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Wolfgang via Flickr // CC BY-ND 2.0
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holidays
8 Legendary Monsters of Christmas
Wolfgang via Flickr // CC BY-ND 2.0
Wolfgang via Flickr // CC BY-ND 2.0

The customs of the holiday season, which include St. Nicholas Day, New Years Day, and Epiphany, as well as Christmas, often incorporate earlier pagan traditions that have been appropriated and adapted for contemporary use. Customs that encourage little children to be good so as to deserve their Christmas gifts often come with a dark side: the punishment you'll receive from a monster or evil being of some sort if you aren't good! These nefarious characters vary from place to place, and they go by many different names and images.

1. KRAMPUS

As a tool to encourage good behavior in children, Santa serves as the carrot, and Krampus is the stick. Krampus is the evil demon anti-Santa, or maybe his evil twin. Krampus Night is celebrated on December 5, the eve of St. Nicholas Day in Austria and other parts of Europe. Public celebrations that night have many Krampuses walking the streets, looking for people to beat. Alcohol is also involved. Injuries in recent years have led to some reforms, such as requiring all Krampuses to wear numbers so they may identified in case of overly violent behavior.

Krampus may look like a devil, or like a wild alpine beast, depending on what materials are available to make a Krampus costume. In modern times, people can spend as much as they like to become the best Krampus around—and the tradition is spreading beyond Europe. Many cities in America have their own Krampus Nights now.

2. JÓLAKÖTTURINN

Jólakötturinn is the Icelandic Yule Cat or Christmas Cat. He is not a nice cat. In fact, he might eat you. This character is tied to an Icelandic tradition in which those who finished all their work on time received new clothes for Christmas, while those who were lazy did not (although this is mainly a threat). To encourage children to work hard, parents told the tale of the Yule Cat, saying that Jólakötturinn could tell who the lazy children were because they did not have at least one new item of clothing for Christmas—and these children would be sacrificed to the Yule Cat. This reminder tends to spur children into doing their chores! A poem written about the cat ends with a suggestion that children help out the needy, so they, too, can have the protection of new clothing. It's no wonder that Icelanders put in more overtime at work than most Europeans.

3. FRAU PERCHTA


Flickr // Markus Ortner

Tales told in Germany and Austria sometimes feature a witch named Frau Perchta who hands out both rewards and punishments during the 12 days of Christmas (December 25 through Epiphany on January 6). She is best known for her gruesome punishment of the sinful: She will rip out your internal organs and replace them with garbage. The ugly image of Perchta may show up in Christmas processions in Austria, somewhat like Krampus.

Perchta's story is thought to have descended from a legendary Alpine goddess of nature, who tends the forest most of the year and deals with humans only during Christmas. In modern celebrations, Perchta or a close relation may show up in processions during Fastnacht, the Alpine festival just before Lent. There may be some connection between Frau Perchta and the Italian witch La Befana, but La Befana isn't really a monster: she's an ugly but good witch who leaves presents.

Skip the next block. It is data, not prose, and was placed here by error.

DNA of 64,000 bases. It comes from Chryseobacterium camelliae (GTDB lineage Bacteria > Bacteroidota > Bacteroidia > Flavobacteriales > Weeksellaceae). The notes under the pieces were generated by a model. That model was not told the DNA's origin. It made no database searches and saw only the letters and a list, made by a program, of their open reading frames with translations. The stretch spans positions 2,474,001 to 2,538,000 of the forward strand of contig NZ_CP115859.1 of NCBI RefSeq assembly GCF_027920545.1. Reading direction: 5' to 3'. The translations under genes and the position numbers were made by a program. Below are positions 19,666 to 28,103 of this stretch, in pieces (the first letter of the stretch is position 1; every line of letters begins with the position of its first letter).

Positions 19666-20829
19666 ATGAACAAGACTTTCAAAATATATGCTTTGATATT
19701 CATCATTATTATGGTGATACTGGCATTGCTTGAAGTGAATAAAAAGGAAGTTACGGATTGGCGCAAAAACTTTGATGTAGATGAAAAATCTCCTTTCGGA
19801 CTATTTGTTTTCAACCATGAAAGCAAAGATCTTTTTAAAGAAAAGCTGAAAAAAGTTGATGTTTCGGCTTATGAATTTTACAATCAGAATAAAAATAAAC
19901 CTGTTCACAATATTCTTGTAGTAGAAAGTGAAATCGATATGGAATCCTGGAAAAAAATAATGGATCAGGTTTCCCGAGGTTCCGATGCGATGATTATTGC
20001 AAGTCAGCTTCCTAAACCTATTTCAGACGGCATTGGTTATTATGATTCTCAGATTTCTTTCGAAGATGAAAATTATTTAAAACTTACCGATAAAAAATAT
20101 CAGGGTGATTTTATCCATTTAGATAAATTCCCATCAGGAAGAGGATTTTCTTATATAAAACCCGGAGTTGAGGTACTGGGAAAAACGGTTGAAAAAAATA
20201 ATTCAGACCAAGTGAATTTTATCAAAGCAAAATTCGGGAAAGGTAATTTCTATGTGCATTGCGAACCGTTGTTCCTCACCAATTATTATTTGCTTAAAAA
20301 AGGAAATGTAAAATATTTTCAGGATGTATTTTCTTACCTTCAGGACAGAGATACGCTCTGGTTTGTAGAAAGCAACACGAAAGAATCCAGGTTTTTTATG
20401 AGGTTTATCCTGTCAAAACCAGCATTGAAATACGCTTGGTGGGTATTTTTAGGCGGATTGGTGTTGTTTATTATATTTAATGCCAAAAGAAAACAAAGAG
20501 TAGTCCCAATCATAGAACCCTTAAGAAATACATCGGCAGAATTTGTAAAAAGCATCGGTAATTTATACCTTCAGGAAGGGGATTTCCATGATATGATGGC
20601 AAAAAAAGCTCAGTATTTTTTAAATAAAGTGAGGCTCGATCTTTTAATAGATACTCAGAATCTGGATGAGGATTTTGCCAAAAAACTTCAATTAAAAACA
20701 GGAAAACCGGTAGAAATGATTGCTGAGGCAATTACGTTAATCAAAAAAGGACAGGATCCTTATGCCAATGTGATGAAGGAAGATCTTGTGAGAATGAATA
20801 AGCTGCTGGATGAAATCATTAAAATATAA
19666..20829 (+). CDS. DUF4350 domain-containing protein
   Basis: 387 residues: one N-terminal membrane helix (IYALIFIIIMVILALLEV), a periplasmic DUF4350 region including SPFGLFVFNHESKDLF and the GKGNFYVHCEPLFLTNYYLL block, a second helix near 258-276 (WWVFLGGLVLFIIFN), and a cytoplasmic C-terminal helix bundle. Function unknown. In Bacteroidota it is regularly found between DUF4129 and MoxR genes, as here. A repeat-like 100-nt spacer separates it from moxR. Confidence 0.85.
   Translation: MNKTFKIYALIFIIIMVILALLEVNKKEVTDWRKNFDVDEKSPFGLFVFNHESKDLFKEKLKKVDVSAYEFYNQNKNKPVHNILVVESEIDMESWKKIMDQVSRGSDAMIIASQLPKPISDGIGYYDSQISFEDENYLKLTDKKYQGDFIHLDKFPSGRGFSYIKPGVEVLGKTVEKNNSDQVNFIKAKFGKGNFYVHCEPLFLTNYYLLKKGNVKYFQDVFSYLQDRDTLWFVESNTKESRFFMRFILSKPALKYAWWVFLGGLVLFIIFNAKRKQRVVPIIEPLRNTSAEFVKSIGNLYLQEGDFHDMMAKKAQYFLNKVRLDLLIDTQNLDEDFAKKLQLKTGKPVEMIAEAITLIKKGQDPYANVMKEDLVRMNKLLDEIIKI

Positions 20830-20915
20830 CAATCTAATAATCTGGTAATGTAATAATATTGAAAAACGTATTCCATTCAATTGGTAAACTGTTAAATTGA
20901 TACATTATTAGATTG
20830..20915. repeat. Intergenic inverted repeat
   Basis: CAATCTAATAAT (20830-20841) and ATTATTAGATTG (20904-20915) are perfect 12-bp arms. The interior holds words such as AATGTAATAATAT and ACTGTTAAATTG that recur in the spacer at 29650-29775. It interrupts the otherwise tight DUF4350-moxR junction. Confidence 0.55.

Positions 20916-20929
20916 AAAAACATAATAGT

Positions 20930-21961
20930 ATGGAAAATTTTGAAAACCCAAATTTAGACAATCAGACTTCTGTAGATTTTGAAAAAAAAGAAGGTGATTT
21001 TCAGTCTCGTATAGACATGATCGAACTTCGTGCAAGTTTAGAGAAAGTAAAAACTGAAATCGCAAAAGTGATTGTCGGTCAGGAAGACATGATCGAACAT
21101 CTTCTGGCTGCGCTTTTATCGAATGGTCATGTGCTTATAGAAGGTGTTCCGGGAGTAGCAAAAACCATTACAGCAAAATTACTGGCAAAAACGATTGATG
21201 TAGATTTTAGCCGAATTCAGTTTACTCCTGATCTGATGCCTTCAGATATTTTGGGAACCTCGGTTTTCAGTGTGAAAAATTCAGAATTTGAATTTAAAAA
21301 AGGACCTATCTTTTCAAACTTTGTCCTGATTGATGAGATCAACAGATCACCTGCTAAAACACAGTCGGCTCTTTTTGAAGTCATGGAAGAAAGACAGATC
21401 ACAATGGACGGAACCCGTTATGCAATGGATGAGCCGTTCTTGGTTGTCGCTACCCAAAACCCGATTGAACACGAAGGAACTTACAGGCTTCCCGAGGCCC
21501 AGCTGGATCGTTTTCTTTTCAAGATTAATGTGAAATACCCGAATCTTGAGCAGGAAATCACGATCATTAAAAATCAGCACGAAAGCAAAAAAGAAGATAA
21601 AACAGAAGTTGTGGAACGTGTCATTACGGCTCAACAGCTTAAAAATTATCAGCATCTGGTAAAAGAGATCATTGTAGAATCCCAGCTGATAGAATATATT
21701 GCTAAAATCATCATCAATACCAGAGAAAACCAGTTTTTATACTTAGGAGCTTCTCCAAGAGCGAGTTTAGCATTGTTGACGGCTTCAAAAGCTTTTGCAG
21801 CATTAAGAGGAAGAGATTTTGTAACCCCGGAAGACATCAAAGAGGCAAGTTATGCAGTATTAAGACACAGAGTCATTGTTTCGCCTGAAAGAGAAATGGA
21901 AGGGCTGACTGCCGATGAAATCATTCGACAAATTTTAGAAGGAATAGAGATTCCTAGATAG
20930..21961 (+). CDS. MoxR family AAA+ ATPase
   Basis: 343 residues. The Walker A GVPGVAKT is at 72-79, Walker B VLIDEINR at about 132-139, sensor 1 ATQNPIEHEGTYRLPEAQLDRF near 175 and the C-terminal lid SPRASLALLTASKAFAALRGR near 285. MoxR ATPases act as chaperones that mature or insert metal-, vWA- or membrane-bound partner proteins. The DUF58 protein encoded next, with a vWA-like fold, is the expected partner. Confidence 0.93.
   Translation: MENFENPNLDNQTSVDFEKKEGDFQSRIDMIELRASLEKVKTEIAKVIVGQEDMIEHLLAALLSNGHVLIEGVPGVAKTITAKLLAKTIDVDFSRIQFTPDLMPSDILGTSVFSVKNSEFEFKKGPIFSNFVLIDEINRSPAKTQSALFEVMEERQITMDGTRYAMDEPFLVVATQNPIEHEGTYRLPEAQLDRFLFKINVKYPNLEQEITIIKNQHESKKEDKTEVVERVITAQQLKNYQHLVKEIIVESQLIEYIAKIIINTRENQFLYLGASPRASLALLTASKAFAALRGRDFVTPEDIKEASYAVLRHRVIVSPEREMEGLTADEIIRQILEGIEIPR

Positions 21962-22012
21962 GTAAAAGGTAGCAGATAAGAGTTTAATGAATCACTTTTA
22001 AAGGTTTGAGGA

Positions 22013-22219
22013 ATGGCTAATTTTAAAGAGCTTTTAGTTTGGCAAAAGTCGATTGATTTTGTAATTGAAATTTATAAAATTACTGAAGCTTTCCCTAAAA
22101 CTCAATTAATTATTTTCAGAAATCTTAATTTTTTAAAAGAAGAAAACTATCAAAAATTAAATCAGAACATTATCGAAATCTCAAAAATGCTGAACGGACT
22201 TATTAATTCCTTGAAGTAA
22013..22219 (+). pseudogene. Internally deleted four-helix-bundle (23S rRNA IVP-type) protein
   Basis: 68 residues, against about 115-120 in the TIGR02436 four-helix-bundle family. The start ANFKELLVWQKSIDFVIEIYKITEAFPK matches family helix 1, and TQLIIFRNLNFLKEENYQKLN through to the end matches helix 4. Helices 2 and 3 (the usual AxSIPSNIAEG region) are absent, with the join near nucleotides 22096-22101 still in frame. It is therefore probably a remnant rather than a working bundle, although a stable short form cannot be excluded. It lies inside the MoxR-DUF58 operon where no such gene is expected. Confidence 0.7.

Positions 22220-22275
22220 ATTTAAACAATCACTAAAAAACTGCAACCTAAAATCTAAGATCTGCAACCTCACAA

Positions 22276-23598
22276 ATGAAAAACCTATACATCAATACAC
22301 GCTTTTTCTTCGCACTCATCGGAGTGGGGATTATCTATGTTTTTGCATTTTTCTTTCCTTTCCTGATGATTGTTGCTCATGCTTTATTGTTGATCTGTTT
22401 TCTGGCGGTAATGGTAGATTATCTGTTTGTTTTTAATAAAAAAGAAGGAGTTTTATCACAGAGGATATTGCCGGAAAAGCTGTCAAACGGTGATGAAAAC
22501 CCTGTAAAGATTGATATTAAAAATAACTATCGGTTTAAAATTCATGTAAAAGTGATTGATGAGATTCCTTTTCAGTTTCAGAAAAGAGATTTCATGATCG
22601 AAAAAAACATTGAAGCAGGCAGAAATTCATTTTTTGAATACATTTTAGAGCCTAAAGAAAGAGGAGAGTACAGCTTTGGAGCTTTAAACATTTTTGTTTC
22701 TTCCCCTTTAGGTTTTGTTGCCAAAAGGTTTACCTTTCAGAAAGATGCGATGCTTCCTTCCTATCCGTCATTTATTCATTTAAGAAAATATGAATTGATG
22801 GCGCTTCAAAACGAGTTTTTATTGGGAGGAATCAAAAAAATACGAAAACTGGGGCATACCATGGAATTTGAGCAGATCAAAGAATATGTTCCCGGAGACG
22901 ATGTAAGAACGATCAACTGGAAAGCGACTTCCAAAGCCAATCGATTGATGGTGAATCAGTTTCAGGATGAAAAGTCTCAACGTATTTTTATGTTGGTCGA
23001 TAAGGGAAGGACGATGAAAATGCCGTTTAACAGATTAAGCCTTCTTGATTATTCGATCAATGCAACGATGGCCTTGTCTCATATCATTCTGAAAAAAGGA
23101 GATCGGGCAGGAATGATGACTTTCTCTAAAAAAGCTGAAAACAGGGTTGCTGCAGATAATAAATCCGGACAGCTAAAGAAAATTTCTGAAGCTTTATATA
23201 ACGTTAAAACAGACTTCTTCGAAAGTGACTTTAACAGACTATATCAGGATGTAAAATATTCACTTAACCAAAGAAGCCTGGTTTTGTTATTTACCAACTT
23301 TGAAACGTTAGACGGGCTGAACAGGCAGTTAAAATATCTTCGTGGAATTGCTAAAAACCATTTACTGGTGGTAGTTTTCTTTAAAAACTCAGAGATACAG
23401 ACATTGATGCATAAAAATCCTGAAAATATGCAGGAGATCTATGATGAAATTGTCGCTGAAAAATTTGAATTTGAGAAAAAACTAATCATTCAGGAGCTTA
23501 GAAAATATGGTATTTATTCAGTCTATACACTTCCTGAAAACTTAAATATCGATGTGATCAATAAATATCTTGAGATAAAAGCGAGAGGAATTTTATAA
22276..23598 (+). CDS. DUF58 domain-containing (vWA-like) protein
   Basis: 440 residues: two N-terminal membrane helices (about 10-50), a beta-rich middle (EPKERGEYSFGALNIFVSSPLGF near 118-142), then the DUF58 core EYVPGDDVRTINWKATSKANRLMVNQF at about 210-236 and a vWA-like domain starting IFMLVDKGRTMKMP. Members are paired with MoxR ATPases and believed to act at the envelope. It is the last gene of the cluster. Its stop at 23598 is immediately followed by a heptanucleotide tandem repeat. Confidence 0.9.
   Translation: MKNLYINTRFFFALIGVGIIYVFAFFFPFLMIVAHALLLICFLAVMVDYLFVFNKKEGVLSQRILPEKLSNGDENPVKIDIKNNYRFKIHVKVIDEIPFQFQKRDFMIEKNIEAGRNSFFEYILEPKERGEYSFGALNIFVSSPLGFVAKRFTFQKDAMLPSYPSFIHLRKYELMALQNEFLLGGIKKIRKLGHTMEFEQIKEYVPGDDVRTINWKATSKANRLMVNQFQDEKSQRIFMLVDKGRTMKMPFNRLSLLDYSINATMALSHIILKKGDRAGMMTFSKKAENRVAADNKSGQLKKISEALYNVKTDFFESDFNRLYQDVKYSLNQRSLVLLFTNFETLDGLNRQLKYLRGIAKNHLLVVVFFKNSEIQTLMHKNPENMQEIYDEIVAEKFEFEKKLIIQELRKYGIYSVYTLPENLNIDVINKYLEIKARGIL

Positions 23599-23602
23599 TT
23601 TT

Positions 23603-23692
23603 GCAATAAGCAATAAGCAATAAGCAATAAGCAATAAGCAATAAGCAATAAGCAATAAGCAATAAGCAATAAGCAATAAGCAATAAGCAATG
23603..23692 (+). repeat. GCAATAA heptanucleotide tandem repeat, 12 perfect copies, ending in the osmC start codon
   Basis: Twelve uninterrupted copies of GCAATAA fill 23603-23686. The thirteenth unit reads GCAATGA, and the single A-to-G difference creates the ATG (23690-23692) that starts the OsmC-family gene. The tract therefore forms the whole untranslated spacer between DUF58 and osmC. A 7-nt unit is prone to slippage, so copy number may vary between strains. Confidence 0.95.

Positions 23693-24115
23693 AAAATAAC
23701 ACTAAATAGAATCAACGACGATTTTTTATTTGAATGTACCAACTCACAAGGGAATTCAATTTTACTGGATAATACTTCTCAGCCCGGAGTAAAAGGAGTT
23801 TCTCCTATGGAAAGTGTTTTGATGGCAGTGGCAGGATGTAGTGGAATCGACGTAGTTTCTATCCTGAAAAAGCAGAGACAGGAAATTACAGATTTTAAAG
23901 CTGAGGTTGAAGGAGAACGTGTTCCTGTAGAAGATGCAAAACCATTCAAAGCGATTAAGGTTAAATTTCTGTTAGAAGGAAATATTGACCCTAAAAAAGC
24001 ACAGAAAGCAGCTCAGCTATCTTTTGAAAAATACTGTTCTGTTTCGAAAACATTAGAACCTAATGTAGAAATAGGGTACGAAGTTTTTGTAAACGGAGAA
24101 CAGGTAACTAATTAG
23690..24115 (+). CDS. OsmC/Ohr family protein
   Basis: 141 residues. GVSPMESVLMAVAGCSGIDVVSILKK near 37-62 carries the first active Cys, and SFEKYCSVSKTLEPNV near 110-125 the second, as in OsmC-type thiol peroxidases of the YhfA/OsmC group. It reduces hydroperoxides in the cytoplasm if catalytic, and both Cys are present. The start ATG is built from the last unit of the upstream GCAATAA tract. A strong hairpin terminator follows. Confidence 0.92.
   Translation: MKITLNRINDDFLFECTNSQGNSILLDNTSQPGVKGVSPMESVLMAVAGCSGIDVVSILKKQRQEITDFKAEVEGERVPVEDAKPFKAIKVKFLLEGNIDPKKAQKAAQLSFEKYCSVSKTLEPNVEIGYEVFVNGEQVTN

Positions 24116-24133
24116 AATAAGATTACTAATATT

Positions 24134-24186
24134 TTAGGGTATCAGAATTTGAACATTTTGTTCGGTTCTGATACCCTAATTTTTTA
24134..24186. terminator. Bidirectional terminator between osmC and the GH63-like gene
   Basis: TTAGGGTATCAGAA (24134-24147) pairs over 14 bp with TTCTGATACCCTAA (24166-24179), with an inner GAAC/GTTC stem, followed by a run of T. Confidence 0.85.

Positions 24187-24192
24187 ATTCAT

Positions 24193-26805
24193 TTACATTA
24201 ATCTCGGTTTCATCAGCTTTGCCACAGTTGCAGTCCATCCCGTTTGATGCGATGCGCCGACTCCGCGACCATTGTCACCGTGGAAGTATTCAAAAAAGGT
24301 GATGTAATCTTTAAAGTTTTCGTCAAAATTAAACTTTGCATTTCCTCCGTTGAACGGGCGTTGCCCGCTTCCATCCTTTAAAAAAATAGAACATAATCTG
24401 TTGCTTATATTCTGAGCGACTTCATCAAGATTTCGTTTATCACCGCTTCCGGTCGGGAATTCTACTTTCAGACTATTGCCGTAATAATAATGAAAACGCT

4. BELSNICKEL

A drawing of Belsnickel.
Lucas, Flickr // CC BY 2.0

Belsnickel is a male character from southwestern German lore who traveled to the United States and survives in Pennsylvania Dutch customs. He comes to children sometime before Christmas, wearing tattered old clothing and raggedy fur. Belsnickel carries a switch to frighten children and candy to reward them for good behavior. In modern visits, the switch is only used for noise, and to warn children they still have time to be good before Christmas. Then all the children get candy, if they are polite about it. The name Belsnickel is a portmanteau of the German belzen (meaning to wallop) and nickel for St. Nicholas. See a video of a Belsnickel visit here.

Knecht Ruprecht and Ru Klaas are similar characters from German folklore who dole out beatings to bad children, leaving St. Nicholas to reward good children with gifts.

5. HANS TRAPP

Hans Trapp is another "anti-Santa" who hands out punishment to bad children in the Alsace and Lorraine regions of France. The legend says that Trapp was a real man, a rich, greedy, and evil man, who worshiped Satan and was excommunicated from the Catholic Church. He was exiled into the forest where he preyed upon children, disguised as a scarecrow with straw jutting out from his clothing. He was about to eat one boy he captured when he was struck by lightning and killed—a punishment of his own from God. Still, he visits young children before Christmas, dressed as a scarecrow, to scare them into good behavior.

6. PÈRE FOUETTARD

The French legend of Père Fouettard, whose name translates to "Father Whipper," begins with an evil butcher who craved children to eat. He (or his wife) lured three boys into his butcher shop, where he killed, chopped, and salted them. St. Nicholas came to the rescue, resurrected the boys, and took custody of the butcher. The captive butcher became Père Fouettard, St. Nicholas' servant whose job it is to dispense punishment to bad children on St. Nicholas Day.